The Molten Lava Cake Wars

Photo courtesy Flickr user  tzejen

Photo courtesy Flickr user tzejen

Chocolate lava cake: timeless or tired? Recently I came face-to-face with this (moral?) dilemma at Jean-Georges, where my boyfriend had splurged on a Valentine's Day dinner. The four-part chocolate dessert tasting included the molten mixture — not surprising, since Jean-Georges Vongerichten has served the same prix fixe menu since the restaurant opened, in 1997.

Back then lava cake was all the rage. Chocolatier Jacques Torres claims to have invented the dish, but Jean-Georges Vongerichten disputes him vehemently, saying that he accidentally pulled a chocolate sponge cake out of the oven before it was finished and discovered a runny center. It was so delicious that he decided to invent a cake that was intentionally molten in the center. Voila! The famed lava cake. (It's worth noting that Lucky Peach's history of the dish says that it dates back to a 1966 Pillsbury bake-off in which the second-place winner was called the Tunnel of Fudge Cake.)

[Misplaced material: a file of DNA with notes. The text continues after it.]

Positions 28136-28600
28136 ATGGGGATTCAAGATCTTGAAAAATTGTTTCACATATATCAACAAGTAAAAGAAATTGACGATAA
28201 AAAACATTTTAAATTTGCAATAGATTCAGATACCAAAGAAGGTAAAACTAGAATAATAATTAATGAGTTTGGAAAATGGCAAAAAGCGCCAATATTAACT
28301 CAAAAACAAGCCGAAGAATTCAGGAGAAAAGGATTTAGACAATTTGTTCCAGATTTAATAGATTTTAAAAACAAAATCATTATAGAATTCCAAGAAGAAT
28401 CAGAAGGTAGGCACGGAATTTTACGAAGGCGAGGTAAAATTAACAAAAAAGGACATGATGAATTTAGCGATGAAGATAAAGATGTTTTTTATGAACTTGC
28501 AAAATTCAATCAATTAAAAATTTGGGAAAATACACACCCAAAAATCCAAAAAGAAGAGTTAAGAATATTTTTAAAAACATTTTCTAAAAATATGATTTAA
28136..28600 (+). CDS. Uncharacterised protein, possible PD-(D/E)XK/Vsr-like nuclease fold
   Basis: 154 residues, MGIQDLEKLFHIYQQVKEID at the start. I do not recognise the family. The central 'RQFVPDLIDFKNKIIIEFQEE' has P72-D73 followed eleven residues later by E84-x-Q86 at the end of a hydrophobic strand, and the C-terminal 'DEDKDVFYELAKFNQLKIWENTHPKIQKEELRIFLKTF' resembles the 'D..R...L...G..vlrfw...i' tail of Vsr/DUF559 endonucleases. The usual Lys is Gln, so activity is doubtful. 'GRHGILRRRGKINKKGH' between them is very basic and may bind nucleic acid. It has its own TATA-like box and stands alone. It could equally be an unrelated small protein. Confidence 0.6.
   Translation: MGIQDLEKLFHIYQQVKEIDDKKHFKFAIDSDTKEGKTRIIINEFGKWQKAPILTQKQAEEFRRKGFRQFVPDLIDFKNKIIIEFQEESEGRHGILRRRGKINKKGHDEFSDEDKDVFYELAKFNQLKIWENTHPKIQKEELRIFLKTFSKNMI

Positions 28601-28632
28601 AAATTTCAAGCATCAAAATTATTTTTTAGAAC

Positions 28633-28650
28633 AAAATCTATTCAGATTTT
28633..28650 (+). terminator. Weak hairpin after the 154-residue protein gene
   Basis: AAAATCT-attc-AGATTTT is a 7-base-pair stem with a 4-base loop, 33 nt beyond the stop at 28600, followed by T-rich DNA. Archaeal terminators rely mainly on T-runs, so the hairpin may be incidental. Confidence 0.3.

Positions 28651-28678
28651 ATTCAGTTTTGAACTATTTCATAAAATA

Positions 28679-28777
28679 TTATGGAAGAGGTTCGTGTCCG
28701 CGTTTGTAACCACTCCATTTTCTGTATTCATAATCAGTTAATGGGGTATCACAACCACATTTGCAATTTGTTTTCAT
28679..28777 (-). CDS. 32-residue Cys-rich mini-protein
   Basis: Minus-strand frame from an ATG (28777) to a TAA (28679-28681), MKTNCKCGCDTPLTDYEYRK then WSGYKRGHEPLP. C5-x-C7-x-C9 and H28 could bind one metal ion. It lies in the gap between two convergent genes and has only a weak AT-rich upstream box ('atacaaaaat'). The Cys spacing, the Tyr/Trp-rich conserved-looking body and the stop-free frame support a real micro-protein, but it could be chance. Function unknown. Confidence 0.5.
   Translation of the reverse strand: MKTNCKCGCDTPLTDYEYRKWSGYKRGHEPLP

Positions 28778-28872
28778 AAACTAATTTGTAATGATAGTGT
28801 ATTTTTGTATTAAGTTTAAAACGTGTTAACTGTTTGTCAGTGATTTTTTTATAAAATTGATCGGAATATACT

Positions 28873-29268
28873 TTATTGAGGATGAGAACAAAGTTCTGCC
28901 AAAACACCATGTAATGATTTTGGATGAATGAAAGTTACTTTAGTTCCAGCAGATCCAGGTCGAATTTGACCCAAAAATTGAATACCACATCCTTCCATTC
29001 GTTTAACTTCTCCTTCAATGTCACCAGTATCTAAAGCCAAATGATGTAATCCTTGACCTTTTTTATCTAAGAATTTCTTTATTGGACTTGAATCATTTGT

These days molten lava cake will make most people think not of high-end cuisine but of Chili’s. As I I cut into the soft chocolate exterior of the dense chocolate cake, and beautiful, rich chocolate spilled out onto the plate (and quickly made its way to my mouth), I couldn’t help but think of that movie Chef. A food critic has written that he’d “much rather have the chef sit on his face on a warm day after a brisk walk in the park than have to take another bite of his uninspired chocolate lava cake.” The chef then completely loses his sh*t on the critic in a full-fledged meltdown.

So what do you think: Does molten lava cake pass the test of time, or would you rather eat your chocolate cake in a more experimental form?

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